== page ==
# A case of outwardly equal lists of sets behaving differently under Python 2.5 (I think …)

Four years ago I wrote a Sudoku puzzle solver, and now I'm trying to understand how it works so that I can reuse parts of it for a KenKen puzzle solver. I thought I'd better compactify loops into list comprehensions and pick more self-explanatory names for variables.

There's a class Puz which contains the input puzzle as a list of (81) digits; 1 through 9 where the cell's value is known, and 0 where it is not.

Class Puz also contains a working version of the puzzle, except that here each of the (81) items in the list is a set; where the answer for a cell is known, the set contains one value from 1 to 9, e.g., set([4]), and where the answer is unknown, the set contains the remaining possibilities, e.g., set([3,5,7,9]). When Puz._init__(self, puz) is called, those "maybe" sets in the work list are set to set([1,2,3,4,5,6,7,8,9]), and the first step in getting to a solution is to strike out all the values which appear as answers in that cell's row, column, and 3x3 block.

Originally, the work list was filled in using a for loop: for 0 to 80, if it's an answer, put in the answer as a set, else put in set( range( 1, 10)). I couldn't figure out how to get this kind of conditional into a list comprehension, so I broke it out into a separate "filling function", of which 3 versions are shown below. The fill_funcs differ in their "not-an-answer branches":

``````return set( range( 1,(self.dim+1)))
return set( self.r_dim_1_based)
return self.set_dim_1_based
``````

As you see, increasing amounts of processing are moved outside the function back to where the little variables are initialized.

The trouble is, the first two variations slip into the Sudoku solver and work exactly the way the original code did. BUT --- the third variation breaks, saying that the 6th set in the working list is (or becomes) empty. YET --- the lists of sets produced by all three variations evaluate as equal:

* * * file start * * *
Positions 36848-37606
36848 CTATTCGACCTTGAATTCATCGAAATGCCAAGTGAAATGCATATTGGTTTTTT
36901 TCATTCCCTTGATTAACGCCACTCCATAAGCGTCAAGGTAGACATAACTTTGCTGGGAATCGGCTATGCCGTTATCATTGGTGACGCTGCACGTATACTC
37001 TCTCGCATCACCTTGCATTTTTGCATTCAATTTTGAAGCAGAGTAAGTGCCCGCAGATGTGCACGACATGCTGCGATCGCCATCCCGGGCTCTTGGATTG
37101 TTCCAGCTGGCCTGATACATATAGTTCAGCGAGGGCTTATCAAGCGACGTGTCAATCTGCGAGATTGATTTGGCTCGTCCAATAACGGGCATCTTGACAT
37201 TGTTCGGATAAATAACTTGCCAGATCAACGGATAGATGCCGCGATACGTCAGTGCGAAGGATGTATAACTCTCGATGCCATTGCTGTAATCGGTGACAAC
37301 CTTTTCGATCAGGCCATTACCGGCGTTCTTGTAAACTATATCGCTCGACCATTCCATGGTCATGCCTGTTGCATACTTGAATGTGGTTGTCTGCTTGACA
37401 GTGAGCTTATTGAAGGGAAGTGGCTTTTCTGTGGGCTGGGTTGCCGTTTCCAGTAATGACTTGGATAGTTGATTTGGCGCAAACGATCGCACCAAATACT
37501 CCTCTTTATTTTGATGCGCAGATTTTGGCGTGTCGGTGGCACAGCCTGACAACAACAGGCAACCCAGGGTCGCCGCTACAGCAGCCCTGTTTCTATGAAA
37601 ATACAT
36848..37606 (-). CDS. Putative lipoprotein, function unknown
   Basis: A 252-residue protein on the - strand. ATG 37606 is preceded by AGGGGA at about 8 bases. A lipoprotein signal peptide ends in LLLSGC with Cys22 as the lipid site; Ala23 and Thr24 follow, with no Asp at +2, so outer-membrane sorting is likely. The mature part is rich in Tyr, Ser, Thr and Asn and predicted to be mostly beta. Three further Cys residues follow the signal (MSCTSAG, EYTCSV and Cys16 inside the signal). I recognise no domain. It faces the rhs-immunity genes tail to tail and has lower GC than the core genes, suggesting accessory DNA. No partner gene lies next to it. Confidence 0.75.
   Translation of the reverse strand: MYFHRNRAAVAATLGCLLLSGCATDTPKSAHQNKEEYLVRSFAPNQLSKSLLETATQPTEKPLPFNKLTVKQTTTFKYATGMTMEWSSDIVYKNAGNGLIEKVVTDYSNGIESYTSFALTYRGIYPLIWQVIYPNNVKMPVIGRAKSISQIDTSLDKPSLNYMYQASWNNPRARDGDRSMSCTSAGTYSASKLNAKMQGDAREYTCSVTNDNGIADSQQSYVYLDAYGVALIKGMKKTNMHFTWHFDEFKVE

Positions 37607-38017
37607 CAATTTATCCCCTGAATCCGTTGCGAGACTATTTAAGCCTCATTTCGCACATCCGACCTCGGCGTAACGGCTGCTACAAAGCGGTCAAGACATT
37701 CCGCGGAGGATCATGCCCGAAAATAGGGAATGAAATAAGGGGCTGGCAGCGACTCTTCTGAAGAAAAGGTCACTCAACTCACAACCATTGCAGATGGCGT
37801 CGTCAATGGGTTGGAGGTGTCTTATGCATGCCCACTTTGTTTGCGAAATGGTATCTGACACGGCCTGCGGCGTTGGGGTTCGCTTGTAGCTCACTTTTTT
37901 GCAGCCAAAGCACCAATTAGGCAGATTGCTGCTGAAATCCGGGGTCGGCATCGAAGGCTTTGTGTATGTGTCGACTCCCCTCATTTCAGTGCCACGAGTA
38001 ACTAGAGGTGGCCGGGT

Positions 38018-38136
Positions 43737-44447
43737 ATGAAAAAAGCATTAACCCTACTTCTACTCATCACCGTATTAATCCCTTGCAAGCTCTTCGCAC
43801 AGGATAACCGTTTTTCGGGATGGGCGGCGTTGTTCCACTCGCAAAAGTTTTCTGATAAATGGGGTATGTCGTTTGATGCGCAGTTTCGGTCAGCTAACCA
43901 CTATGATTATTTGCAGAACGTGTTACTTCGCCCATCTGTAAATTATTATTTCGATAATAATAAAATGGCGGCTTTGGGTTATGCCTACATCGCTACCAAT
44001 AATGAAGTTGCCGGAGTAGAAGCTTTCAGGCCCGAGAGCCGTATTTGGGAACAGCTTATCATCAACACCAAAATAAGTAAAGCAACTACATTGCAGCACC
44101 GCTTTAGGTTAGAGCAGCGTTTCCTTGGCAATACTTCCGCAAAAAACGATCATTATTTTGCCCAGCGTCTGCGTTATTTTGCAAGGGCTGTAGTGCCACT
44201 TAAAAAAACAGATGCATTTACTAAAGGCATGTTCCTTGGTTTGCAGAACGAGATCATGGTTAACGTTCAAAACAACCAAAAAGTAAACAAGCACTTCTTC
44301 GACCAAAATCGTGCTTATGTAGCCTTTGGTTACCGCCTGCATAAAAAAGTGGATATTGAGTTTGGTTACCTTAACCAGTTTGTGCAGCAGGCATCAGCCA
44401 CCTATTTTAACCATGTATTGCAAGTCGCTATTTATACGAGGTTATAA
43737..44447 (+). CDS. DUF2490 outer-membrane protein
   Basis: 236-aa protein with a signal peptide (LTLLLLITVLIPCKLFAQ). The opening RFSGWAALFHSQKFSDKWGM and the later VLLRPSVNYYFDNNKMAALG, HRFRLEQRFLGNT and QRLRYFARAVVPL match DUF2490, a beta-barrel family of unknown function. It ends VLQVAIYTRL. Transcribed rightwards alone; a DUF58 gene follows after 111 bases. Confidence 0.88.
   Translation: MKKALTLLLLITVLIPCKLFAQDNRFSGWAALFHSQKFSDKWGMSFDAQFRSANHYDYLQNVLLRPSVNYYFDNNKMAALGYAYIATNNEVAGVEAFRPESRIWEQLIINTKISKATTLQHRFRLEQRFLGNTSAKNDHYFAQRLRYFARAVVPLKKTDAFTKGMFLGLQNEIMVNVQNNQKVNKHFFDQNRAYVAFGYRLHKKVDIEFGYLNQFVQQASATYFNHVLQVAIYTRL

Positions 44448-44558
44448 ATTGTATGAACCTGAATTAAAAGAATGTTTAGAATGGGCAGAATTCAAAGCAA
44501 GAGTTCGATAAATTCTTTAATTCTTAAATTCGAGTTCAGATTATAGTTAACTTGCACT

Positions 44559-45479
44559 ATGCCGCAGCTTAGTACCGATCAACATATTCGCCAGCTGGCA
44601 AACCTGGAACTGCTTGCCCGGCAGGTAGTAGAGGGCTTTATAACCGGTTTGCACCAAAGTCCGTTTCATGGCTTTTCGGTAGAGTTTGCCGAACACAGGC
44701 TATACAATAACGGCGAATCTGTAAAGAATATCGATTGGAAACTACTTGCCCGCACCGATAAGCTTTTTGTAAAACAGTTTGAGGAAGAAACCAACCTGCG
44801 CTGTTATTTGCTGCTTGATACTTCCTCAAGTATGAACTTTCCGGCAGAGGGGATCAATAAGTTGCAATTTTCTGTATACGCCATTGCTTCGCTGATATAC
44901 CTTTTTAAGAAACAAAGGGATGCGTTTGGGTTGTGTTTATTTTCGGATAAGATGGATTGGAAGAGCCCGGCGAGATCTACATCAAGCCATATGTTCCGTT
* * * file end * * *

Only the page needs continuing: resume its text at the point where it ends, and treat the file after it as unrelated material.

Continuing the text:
p.W1 == p.W2 == p.W3 --> True

I'm stumped.

Here's some code for making the lists of sets:

``````#!/usr/bin/env python
import copy
from math import sqrt

'''
Puzzle #15, from The Guardian: 050624: #41: rated difficult
'''
puz = [
0,0,1, 9,0,0, 3,0,0,
0,0,0, 0,0,0, 2,0,0,
7,6,0, 0,2,0, 0,0,9,

3,0,0, 0,6,0, 0,0,5,
0,0,2, 1,0,3, 4,0,0,
4,0,0, 0,9,0, 0,0,3,

1,0,0, 0,3,0, 0,9,7,
0,0,4, 0,0,0, 0,0,0,
0,0,5, 0,0,8, 6,0,0
]

class GroupInfo: pass

class Puz(GroupInfo):
def __init__(self, puz):
self.A =   copy.deepcopy(puz)
self.ncells =   len( self.A)
self.r_ncells = range( 0,self.ncells)
self.dim =      int( sqrt( self.ncells))
assert (self.dim ** 2) == self.ncells, "puz is not square"
self.r_dim_0_based = range( 0,self.dim)
self.r_dim_1_based = range( 1, self.dim + 1)
self.set_dim_1_based =  set( self.r_dim_1_based) ## <<---- causes to fail!
##### with 'empty set at W[5]' !?!?!?

def W1_fill_func( val):
if (val == 0):
return set( range( 1,(self.dim+1)))
else:
return set( [val])

self.W1 = [ W1_fill_func( self.A[cid])
for cid in self.r_ncells ]

def W2_fill_func( val):
if (val == 0):
return set( self.r_dim_1_based)
else:
return set( [val])

self.W2 = [ W2_fill_func( self.A[cid])
for cid in self.r_ncells ]

def W3_fill_func( val):
if (val == 0):
return self.set_dim_1_based
else:
return set( [val])

self.W3 = [ W3_fill_func( self.A[cid])
for cid in self.r_ncells ]

return
#def Puz.__init__()
#class Puz

p = Puz(puz)
print p.W1 == p.W2 == p.W3
``````
-

self.W3 as you've coded it contains many references to the same set object -- as soon as you call any mutating method on one of those references, you've changed all the others. You need to ensure `W3_fill_func` returns independent copies of the set of interest, just like all others do, e.g. by changing its return to `return set(self.set_dim_1_based)`.
Right, `set(someset)` is just a shallow copy (just like `someset.copy()` but I prefer to apply the uniform and nice idiom to "call the type to make a (shallow) copy" idiom widely;-). Anyway, always happy to help! –  Alex Martelli Nov 2 '09 at 2:09
Btw, `set(someset)` is faster than `set(somelist)` -- about twice as fast, when the list is `range(1, 81)`, `timeit` says (on my Mac laptop w/system Python 2.5). –  Alex Martelli Nov 2 '09 at 2:12